A Caregiver’s Guide to Alzheimer’s

By National Institute on Aging

Wandering and Alzheimer’s

Keeping the person safe is one of the most important aspects of caregiving. Some people with AD have a tendency to wander away from their home or their caregiver. Knowing what to do to limit wandering can protect a person from becoming lost. 

  • Make sure that the person carries some kind of identification or wears a medical bracelet. Consider enrolling the person in the Alzheimer’s Association Safe Return program if the program is available in your area (see “For More Information” to contact the Association). If he or she gets lost and is unable to communicate adequately, identification will alert others to the person’s medical condition. Notify neighbors and local authorities in advance that the person has a tendency to wander.
  • Keep a recent photograph or videotape of the person with AD to assist police if the person becomes lost.
  • Keep doors locked. Consider a keyed deadbolt or an additional lock up high or down low on the door. If the person can open a lock because it is familiar, a new latch or lock may help.
  • Be sure to secure or put away anything that could cause danger, both inside and outside the house.

Home Safety and Alzheimer’s

Caregivers of people with AD often have to look at their homes through new eyes to identify and correct safety risks. Creating a safe environment can prevent many stressful and dangerous situations.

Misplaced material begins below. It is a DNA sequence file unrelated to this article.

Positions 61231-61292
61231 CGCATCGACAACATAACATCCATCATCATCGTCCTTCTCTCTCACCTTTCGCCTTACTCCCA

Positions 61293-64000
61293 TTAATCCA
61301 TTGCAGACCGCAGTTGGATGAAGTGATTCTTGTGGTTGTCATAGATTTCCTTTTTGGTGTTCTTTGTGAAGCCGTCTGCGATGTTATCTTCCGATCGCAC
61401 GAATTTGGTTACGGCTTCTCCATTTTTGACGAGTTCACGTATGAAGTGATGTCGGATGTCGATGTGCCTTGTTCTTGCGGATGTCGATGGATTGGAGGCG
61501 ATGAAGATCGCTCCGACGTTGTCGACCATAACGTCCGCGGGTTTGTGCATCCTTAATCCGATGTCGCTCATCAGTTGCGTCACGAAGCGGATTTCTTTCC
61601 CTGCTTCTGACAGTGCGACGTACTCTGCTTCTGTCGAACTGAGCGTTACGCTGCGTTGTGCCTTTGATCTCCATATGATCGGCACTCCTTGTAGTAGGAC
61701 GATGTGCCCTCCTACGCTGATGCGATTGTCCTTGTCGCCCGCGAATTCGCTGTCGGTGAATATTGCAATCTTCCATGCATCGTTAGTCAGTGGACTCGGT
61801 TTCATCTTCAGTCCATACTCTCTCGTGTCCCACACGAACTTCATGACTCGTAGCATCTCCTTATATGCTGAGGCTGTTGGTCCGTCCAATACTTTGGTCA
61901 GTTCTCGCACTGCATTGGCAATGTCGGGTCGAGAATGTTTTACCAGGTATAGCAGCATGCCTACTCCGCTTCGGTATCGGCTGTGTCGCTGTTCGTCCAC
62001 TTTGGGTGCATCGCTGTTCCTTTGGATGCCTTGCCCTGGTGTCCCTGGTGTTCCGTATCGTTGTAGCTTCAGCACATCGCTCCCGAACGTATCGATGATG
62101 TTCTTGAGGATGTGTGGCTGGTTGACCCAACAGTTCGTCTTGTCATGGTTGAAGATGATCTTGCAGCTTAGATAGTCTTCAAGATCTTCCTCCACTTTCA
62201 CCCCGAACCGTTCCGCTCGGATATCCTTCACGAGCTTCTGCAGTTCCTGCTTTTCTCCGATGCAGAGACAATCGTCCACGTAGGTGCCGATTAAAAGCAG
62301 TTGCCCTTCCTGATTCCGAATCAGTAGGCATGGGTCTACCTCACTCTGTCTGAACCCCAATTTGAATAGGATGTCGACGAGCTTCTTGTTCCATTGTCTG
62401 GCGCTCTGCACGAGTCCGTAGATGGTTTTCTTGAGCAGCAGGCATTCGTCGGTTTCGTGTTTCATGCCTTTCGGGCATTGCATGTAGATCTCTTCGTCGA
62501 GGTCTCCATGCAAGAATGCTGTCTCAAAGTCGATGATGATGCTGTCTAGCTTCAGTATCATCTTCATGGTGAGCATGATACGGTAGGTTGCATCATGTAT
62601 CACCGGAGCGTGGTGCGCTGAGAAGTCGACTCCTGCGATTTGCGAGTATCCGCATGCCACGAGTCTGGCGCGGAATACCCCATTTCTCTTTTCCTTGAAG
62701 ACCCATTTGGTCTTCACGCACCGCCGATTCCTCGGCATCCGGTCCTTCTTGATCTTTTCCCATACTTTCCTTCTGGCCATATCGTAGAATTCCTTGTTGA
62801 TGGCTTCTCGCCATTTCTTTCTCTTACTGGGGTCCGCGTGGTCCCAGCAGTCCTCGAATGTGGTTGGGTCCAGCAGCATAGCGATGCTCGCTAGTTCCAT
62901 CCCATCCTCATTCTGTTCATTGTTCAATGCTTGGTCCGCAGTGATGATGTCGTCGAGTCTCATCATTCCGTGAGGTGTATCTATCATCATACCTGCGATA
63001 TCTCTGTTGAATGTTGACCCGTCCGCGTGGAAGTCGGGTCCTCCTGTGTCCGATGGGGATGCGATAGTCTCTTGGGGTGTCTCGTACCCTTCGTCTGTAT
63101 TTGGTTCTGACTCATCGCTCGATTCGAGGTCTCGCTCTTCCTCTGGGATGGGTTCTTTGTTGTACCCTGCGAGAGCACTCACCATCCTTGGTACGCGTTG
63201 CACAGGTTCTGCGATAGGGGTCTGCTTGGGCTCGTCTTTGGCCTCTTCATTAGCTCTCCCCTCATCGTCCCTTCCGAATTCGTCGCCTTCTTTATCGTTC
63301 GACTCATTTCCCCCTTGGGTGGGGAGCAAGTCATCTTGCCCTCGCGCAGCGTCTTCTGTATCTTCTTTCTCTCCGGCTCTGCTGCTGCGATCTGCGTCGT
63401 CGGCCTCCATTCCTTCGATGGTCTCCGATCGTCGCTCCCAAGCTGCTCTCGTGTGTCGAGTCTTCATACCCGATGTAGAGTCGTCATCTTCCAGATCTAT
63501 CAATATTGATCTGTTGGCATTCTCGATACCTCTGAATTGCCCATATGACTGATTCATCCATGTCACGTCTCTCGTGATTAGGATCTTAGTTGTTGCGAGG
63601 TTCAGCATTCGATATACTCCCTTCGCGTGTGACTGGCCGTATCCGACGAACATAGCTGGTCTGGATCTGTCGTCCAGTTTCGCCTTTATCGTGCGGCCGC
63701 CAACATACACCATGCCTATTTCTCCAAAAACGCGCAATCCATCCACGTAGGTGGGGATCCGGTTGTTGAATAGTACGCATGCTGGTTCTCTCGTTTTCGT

• Install secure locks on all outside windows and doors, especially if the person is prone to wandering. Remove the locks on bathroom doors to prevent the person from accidentally locking himself or herself in.
  • Use childproof latches on kitchen cabinets and any place where cleaning supplies or other chemicals are kept.
  • Label medications and keep them locked up. Also make sure knives, lighters and matches, and guns are secured and out of reach.
  • Keep the house free from clutter. Remove scatter rugs and anything else that might contribute to a fall. Make sure lighting is good both inside and out.
  • Consider installing an automatic shut-off switch on the stove to prevent burns or fire.

Driving and Alzheimer’s

Making the decision that a person with AD is no longer safe to drive is difficult, and it needs to be communicated carefully and sensitively. Even though the person may be upset by the loss of independence, safety must be the priority. 

  • Look for clues that safe driving is no longer possible, including getting lost in familiar places, driving too fast or too slow, disregarding traffic signs, or getting angry or confused.
  • Be sensitive to the person’s feelings about losing the ability to drive, but be firm in your request that he or she no longer do so. Be consistent–don’t allow the person to drive on “good days” but forbid it on “bad days.”
  • Ask the doctor to help. The person may view the doctor as an “authority” and be willing to stop driving. The doctor also can contact the Department of Motor Vehicles and request that the person be reevaluated.
  • If necessary, take the car keys. If just having keys is important to the person, substitute a different set of keys.
  • If all else fails, disable the car or move it to a location where the person cannot see it or gain access to it.

 

APA Reference
on Aging, N. (2006). A Caregiver’s Guide to Alzheimer’s. Psych Central. Retrieved on November 24, 2014, from http://psychcentral.com/lib/a-caregivers-guide-to-alzheimers/000197
Scientifically Reviewed
    Last reviewed: By John M. Grohol, Psy.D. on 30 Jan 2013
    Published on PsychCentral.com. All rights reserved.